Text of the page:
Your diet looks good; you could maybe add some yogurt, nuts and more of a variety of fruit. Nuts will provide calories and healthy fats and of course protein (and even calcium) and would be a good afternoon snack, especially if you pair it with fruit. Dried fruit is even more concentrated than fresh, so you could include some of that too.
Make sure your portions are substantial too. When you say dinner is protein, veg and rice/pasta, it could of course be that your portions are very small. And include some starchy veg like sweet potatoes, pumpkin, beetroot, etc.
You could maybe keep a food diary for a week and show that to the nurse so that she can see your food intake is not like that of a typical anorexic person.View Thread
I was on Fosamax (fairly young, 35 years) for a number of years, and I don't have a lot of faith in its efficiency. While taking it I was still getting a fracture more or less annually. Since started exercising (aggressively, 6 times a week, lots of both cardio and challenging weight training) and taking vit D and fish oil capsules in addition to the calcium I had been taking before, and taking Strontium, my fractures have stopped happening.
However, it is of course a personal decision and you have to try and gather as much information as you can, consult professionals, read research etc. and then make the decision you think is best.
If she decides to take Fosamax I would suggest a break (medication "holiday") every 2.5 years or so.View Thread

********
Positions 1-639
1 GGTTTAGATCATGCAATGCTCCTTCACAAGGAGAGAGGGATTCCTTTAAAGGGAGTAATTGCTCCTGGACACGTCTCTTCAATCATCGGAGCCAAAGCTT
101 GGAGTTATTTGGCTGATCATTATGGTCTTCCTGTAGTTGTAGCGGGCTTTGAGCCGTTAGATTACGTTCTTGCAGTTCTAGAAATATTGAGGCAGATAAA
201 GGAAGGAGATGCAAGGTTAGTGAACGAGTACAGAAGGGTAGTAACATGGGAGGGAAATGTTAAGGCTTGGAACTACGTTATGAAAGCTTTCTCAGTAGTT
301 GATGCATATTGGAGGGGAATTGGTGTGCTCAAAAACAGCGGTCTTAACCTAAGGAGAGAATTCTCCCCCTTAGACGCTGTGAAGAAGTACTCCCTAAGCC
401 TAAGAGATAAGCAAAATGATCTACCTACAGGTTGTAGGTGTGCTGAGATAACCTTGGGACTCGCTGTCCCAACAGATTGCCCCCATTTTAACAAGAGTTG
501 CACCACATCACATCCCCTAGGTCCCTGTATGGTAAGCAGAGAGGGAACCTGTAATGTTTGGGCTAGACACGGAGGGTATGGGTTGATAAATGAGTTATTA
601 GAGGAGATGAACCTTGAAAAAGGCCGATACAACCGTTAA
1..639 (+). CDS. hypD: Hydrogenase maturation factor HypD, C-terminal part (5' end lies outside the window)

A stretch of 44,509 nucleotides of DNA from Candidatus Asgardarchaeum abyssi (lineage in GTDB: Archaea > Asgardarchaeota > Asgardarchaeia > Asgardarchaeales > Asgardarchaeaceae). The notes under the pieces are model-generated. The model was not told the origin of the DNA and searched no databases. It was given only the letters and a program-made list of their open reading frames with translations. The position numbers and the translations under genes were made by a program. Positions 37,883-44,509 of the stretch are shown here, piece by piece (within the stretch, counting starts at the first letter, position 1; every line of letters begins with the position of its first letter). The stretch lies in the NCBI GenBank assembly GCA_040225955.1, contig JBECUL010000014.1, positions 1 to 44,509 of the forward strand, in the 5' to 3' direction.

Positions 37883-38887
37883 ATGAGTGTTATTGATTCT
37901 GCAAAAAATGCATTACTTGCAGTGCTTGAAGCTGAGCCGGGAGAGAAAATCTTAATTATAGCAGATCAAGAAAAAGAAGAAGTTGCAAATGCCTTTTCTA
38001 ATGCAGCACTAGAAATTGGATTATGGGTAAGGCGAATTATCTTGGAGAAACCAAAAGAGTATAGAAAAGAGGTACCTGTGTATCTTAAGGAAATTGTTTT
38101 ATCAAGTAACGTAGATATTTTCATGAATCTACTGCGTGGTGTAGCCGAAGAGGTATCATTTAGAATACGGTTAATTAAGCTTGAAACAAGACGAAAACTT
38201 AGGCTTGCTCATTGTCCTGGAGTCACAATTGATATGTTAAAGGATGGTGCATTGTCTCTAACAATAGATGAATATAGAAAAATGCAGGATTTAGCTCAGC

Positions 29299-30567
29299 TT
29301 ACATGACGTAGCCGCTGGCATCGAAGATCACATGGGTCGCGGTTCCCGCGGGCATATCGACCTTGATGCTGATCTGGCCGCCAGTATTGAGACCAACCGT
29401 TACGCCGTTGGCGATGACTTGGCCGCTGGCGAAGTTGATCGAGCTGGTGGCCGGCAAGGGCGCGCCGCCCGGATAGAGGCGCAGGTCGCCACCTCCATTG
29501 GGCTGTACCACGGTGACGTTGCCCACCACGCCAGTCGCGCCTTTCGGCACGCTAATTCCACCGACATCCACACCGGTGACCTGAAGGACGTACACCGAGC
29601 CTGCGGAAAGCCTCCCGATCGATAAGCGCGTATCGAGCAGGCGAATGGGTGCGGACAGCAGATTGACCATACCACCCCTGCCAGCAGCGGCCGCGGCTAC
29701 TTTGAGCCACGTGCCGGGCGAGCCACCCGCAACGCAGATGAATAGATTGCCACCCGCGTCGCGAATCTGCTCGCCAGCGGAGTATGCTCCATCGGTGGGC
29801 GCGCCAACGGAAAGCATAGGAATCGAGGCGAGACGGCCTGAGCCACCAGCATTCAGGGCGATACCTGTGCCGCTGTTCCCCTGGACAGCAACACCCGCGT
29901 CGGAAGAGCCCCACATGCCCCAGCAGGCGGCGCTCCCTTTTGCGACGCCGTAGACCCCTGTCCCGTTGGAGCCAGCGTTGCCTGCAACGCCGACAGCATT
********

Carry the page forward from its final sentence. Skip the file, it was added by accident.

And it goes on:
Maybe they look at your BMI, or the percentage you are below normal weight.
But I agree with you, there is a difference between underweight and anorexic.
If you eat the number of calories someone of your height (who has a normal weight) should eat, and are not anorexic, maybe take the matter up with the nurse. Otherwise the "label" would be inaccurate and unfair.View Thread
With fractures, intolerance of weight-bearing is a real give-away. If you have pain when you put your weight on that foot, chances are there could be a fracture. Wearing a closed shoe would also be very uncomfortable and painful.
You would probably also feel the pain more at night, lying down: a deep ache in the bone.
If it is fractured there is not much you can do for a foot bone, apart from taking it easy and minimising walking or standing on that foot. Healing would take about 6 weeks.
I think that the body is adapted to control its pH automatically through various biochemical processes, so I wouldn't worry about "avoiding acid-forming foods", rather just avoid food that is not high in nutrition.
Many of the acidic foods are perfectly healthy and your body in fact needs them. Nature provided them to enable us to make use of their antioxidants, protein and other elements. Food like mushrooms, fish, meat, eggs, olives, nuts, oats, beans - all great sources of nutrition, and not to be avoided because they feature on the acid-forming list.
Have you seen any scientific proof of the effect of alkaline vs acidic foods on osteoporosis?View Thread
Maybe it is because I have osteoporosis myself, but I also think more regular tests are wiser.
People's lifestyles can change (for the worse) quickly and contribute towards developing osteoporosis a lot.
For example, a 67 year old woman (or man) may become much less active than she has been all her life (due to general aches and pains preventing her from exercising, retirement, etc.). Or she may start watching her finances more when on retirement and not buy as much dairy as before. And spend more time indoors and get less vit. D, etc.
If her bones weaken as a result, at least the bone density test will pick it up and she can modify her lifestyle and diet before things get worse.View Thread
I think you should maybe go for tests (e.g. at a endocrinologist). They can test you for coeliac disease or other digestive disorders that may be preventing you from absorbing nutrients (including Calcium and Vit. D) properly.View Thread